Pär Segerdahl is Associate Professor of Philosophy and editor of the Ethics Blog.

Read his and other texts on the the Ethics Blog.

Limits of mind reading

[2014-03-21] Do we have to understand how you think to read your mind? In a recent article, Kathinka Evers and Mariano Sigman explore the possibilities of mind reading using fMRI and trace conditioning. Today we can measure brain states even when a person appears unconscious.

Kathinka EversPatterns of activity in the brain can suggests the presence of consciousness even when there appears to be none. Modern technology also allows us to communicate with patients who can't move or speak.

But these technologies can do more than help patients. They can also be used to access subjective awareness in adults an infants. According to the authors we should be aware of misuse. Especially since there is promise of important medical breakthroughs, there is ethical concerns if possibilities are hyped or results misinterpreted.

Read article in Consciousness and Cognition: Possibilities and limits of mind-reading: A neurophilosophical perspective

Neuroscientific explanations in courtrooms

[2014-03-20] The defence in a recent Italian case used fMRI-evidence to claim that a brain tumor was the reason behind a case of child molestation. There were different interpretations of the evidence and in the end the defendant was sentenced to five years in prison.

Michele FariscoIn a recent article in AJOB Neuoscience, Michele Farisco writes that the introduction of neuroscientific evidence in courtrooms is challenging. Assessing the relevance and strength of the evidence is difficult.

In the article he suggests a strategy to involve meta-scientific experts to help judges and juries to understand the limitations of this kind of evidence. Experts should also help courts contextualize evidence and help them understand how it can affect human identity and behaviour.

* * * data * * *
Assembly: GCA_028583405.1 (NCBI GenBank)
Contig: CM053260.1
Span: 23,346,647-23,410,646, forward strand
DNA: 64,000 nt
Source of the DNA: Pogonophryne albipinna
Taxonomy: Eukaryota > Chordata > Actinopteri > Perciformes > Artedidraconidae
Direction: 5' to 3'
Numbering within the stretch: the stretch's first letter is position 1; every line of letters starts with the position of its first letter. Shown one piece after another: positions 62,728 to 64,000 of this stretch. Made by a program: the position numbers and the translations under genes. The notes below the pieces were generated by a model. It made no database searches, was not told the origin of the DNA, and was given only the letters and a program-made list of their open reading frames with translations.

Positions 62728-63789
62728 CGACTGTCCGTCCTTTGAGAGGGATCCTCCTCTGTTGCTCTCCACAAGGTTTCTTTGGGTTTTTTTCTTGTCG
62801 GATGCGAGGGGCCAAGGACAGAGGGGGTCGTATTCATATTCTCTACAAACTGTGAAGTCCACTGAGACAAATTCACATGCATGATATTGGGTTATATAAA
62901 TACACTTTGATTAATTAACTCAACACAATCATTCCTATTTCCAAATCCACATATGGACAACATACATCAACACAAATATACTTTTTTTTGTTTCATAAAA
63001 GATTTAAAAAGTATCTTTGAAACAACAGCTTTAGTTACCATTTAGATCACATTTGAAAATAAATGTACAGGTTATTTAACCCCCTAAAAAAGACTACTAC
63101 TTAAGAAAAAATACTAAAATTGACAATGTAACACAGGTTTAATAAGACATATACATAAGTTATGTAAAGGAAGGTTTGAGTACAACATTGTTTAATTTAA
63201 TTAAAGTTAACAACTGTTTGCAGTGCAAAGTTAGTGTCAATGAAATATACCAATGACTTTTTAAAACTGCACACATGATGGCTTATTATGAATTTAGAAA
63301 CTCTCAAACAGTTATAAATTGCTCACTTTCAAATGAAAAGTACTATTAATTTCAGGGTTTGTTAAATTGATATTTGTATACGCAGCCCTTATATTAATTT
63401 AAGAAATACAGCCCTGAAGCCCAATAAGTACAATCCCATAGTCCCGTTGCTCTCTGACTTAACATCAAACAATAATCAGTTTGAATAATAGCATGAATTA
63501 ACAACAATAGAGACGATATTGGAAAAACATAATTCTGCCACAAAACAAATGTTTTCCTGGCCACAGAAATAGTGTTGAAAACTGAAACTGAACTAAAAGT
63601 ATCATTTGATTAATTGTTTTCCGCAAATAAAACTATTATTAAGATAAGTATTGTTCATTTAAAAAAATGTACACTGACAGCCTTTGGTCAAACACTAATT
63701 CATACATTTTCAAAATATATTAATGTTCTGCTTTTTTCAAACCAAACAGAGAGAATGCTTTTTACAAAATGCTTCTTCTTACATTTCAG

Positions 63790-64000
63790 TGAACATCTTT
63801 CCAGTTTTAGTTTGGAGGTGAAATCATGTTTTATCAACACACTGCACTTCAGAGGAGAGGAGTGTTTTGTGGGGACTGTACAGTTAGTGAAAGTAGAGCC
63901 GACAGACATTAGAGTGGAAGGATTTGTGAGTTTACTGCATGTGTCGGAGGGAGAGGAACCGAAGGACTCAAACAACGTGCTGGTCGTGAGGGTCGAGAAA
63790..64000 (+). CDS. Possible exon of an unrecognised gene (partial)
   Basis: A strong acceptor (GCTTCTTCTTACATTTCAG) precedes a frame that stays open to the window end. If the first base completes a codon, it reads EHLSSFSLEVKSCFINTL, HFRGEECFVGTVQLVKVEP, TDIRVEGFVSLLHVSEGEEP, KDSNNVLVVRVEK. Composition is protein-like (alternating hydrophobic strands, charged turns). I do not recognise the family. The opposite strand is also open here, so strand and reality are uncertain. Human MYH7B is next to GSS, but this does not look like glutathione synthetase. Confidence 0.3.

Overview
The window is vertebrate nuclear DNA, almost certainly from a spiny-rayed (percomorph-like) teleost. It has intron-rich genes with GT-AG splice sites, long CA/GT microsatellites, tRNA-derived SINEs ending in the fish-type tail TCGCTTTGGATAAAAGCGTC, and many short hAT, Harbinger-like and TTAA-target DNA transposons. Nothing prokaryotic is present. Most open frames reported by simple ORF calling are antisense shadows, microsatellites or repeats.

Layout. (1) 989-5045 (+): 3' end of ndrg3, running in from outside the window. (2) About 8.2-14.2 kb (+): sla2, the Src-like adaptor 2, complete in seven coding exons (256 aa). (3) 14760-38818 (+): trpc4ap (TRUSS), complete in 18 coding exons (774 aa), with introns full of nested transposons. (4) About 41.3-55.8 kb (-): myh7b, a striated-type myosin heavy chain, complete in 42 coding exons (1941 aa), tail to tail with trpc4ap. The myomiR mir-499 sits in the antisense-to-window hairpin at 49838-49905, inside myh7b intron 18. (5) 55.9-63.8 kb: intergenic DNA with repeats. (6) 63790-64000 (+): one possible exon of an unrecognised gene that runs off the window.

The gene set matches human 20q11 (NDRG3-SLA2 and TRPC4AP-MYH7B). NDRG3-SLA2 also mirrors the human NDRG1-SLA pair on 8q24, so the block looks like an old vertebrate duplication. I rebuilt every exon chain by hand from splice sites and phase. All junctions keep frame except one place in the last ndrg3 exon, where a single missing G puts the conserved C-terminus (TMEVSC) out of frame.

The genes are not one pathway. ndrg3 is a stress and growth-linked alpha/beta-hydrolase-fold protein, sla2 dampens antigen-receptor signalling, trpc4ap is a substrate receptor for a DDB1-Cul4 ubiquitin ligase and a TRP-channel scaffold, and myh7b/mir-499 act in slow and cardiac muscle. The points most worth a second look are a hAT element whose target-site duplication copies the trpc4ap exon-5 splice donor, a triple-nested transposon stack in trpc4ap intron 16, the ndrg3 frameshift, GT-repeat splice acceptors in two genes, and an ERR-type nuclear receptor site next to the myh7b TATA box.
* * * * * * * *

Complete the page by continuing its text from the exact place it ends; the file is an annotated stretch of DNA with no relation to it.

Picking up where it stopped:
Read article in AJOB Neuroscience: In Need of Meta-Scientific Experts?


Share |


Joint discussion: Autonomy from philosophical and empirical perspectives
When: 13.00 - 14.30
Where: BMC, Boströmrummet

Risks and benefits of genetic identification
Mats G. Hansson, Professor of Biomedical Ethics, CRB
When: 13.00 - 14.30
Where: BMC, Boströmrummet

Exploring a speechless world
Michele Farisco, PhD, CRB
When: 13.00 - 14.30
Where: BMC, Boströmrummet

The mind-body problem in neuroscience
Karl Sallin, PhD student, CRB
When: 13.00 - 14.30
Where: BMC, Boströmrummet

Ethical particularism and bioethics
Ulrik Kihlbom, Senior Lecturer, CRB
When: 13.00 - 14.30
Where: BMC, Boströmrummet

More activities and event
calendar >


Newsletter on current issues in biobanks ethics and law

CRB's legal experts guide you through the recent implications and updates on biobank ethics and law.

Updated Biobank and Registry Ethics Report from CRB

Our compiliation of biobank and registry ethics publications has been updated.

Want to visit CRB?

Our international profile has developed the last few years and we have decided to start welcoming visiting scholars for shorter or longer stays. Subject to external funding we offer office space, a dynamic and interesting research environment and extended international networks to senior researchers, post-docs and PhD students.

Rules and Guidelines for research

CODEX is a gateway to various research ethics guidelines. It is run in collaboration between CRB and the Swedish Research Council.


Our international research collaborations

CRB is part of several large international research collaborations. We work in several EU-projects with biobank and registry research. We are part of the EU Flagship Human Brain Project and other international collaborations on neuroethics. We are also active in working networks on family ethics and culture, health and bioethics.